The Australian National Audit Office (ANAO) last month handed down its examination of the Services Australia Welfare Payment Infrastructure Transformation (WPIT) program, finding the agency had "largely appropriate arrangements" in many areas, but was lacking on the cyber and cost monitoring fronts.
Representatives from ANAO faced Senate Estimates on Monday night and were asked for further opinions on the billion-dollar overhaul, with ANAO group executive director Lisa Rauter summarising her office's findings.
"The issues were that there were some control requirements … which the department weren't fully meeting," she said.
"There were controls in place, but we felt that they needed to be a level of assurance that the department sought for itself that all of the cybersecurity requirements were being met.
"The implications of that, given it relates to Services Australia systems which hold public data is the risk of potential threat, I guess, to those systems being corrupted."
Services Australia agreed to all of the recommendations made by ANAO, but Rauter could not provide a status of their implementation.
"Once we complete the audit, we don't keep auditing, so those recommendations are sitting with the department. The department agreed to the recommendations, therefore, we would expect they would take action on those," she said.
"The transition of systems was still very much in play when we undertook this audit -- they were dealing with COVID, too."
Auditor-General Grant Hehir said it would be unusual if a department was not aware of weaknesses when his office was undertaking its work.
Kicked off in 2015, WPIT was originally slated to cost around AU$1.5 billion and run from 2015 to 2022, with one of the core reasons for the program being to replace the then-30-year-old Income Security Integrated System (ISIS).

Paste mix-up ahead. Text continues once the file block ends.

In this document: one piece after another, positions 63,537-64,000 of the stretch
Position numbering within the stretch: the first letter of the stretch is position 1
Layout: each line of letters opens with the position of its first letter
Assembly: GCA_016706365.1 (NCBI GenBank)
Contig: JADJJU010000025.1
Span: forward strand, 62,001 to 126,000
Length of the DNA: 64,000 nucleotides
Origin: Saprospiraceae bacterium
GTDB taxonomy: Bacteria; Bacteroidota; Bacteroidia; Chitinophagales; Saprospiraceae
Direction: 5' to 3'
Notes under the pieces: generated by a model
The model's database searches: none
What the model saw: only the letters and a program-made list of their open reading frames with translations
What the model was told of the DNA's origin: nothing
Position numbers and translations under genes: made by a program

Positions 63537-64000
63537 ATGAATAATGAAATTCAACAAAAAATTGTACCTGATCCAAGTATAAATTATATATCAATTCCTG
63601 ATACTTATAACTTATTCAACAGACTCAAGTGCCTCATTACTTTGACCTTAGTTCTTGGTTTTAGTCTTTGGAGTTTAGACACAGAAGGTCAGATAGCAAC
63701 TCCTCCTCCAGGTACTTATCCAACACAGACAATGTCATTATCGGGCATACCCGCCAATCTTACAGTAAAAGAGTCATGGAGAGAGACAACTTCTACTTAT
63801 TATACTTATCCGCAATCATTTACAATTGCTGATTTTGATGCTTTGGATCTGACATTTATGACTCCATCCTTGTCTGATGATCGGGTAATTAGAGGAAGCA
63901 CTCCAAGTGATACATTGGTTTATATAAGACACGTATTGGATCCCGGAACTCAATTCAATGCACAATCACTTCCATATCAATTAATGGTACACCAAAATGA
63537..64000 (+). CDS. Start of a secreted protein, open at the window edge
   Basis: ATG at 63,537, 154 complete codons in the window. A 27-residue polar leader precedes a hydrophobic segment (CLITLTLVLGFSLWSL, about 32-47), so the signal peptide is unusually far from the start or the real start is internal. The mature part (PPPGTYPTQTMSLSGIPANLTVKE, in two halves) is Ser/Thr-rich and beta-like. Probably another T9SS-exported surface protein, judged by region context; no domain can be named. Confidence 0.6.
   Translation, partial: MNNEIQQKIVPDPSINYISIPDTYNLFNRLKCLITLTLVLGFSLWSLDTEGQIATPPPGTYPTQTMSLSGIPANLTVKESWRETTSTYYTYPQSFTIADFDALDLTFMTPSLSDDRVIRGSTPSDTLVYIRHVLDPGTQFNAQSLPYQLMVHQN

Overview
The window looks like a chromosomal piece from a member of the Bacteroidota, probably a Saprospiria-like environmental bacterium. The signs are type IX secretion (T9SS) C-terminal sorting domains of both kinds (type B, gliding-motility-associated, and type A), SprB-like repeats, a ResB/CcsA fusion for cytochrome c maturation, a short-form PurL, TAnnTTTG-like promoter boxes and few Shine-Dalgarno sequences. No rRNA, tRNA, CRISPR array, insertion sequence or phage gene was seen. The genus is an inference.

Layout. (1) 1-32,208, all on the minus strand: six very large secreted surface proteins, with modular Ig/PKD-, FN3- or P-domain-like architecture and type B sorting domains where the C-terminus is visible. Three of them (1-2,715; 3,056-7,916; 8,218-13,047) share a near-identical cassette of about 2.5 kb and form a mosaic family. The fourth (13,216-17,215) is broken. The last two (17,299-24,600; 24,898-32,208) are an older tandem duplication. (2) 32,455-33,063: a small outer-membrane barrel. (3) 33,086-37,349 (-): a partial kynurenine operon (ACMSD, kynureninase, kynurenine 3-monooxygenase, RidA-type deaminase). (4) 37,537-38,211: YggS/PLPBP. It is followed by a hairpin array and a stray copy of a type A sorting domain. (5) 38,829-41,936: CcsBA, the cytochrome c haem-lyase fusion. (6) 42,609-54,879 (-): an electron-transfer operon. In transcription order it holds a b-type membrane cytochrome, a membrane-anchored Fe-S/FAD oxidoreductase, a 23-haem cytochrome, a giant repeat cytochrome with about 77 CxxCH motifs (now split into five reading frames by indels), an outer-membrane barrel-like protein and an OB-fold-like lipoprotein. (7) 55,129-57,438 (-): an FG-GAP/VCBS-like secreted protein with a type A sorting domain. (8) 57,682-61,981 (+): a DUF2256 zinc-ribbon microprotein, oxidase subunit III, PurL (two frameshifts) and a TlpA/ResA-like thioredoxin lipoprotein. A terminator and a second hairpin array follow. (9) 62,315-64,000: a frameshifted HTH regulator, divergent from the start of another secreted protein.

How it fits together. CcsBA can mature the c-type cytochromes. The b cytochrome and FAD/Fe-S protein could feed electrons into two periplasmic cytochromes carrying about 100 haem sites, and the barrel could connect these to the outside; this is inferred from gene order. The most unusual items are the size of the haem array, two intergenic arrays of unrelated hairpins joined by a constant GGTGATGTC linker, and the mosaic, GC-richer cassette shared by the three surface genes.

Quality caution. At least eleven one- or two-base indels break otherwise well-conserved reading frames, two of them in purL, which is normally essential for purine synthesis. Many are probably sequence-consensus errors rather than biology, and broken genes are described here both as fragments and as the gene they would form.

Rauter said with ISIS still in use, the ANAO has not been clear about which system would continue on as the central data repository.
"My understanding is that they were working through what the best option was for them in terms of where the central repository of data was held and in which system that would be -- it was of less risk for the department to hold that," she said.
"The decision on how that happens and using which technology is a matter for the department. We didn't dictate in which system that has to occur, more so they make sure it is risk managed."
ZDNet understands the department is currently reviewing data migration options for the remaining ISIS components to the new welfare payment system.
Asking Services Australia for an update on its implementation of ANAO's recommendations, department general manager Hank Jongen told ZDNet that the WPIT program has enabled an improved capability.
"The first three tranches of the WPIT Program has delivered significant modern ICT capability to the Centrelink Program. In particular, it has enabled an improved capability to deploy customer and staff facing changes to the Centrelink system in a much more dynamic manner," he said.
"This has been proven many times this year, during bushfires and the COVID crisis. The capability that has been delivered in our Welfare Payment Infrastructure Transformation program has allowed us to make instant system changes to quickly help the community when they needed us most, many of whom were interacting with Services Australia for the first time."